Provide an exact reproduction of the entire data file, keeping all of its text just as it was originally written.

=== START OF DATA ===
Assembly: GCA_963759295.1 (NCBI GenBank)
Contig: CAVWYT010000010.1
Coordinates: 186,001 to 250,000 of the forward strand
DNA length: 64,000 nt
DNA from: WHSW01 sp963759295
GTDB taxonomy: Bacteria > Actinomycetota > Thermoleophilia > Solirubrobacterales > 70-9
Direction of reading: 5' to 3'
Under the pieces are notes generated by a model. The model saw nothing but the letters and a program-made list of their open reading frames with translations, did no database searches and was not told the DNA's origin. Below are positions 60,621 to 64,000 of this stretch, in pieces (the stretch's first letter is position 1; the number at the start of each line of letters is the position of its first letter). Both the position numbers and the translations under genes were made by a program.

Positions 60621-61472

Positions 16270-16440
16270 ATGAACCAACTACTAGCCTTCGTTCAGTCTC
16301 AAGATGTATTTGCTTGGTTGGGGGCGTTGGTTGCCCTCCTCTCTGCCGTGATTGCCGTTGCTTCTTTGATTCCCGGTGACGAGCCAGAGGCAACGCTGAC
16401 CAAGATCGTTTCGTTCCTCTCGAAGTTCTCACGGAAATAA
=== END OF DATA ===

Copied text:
Assembly: GCA_963759295.1 (NCBI GenBank)
Contig: CAVWYT010000010.1
Coordinates: 186,001 to 250,000 of the forward strand
DNA length: 64,000 nt
DNA from: WHSW01 sp963759295
GTDB taxonomy: Bacteria > Actinomycetota > Thermoleophilia > Solirubrobacterales > 70-9
Direction of reading: 5' to 3'
Under the pieces are notes generated by a model. The model saw nothing but the letters and a program-made list of their open reading frames with translations, did no database searches and was not told the DNA's origin. Below are positions 60,621 to 64,000 of this stretch, in pieces (the stretch's first letter is position 1; the number at the start of each line of letters is the position of its first letter). Both the position numbers and the translations under genes were made by a program.

Positions 60621-61472

Positions 16270-16440
16270 ATGAACCAACTACTAGCCTTCGTTCAGTCTC
16301 AAGATGTATTTGCTTGGTTGGGGGCGTTGGTTGCCCTCCTCTCTGCCGTGATTGCCGTTGCTTCTTTGATTCCCGGTGACGAGCCAGAGGCAACGCTGAC
16401 CAAGATCGTTTCGTTCCTCTCGAAGTTCTCACGGAAATAA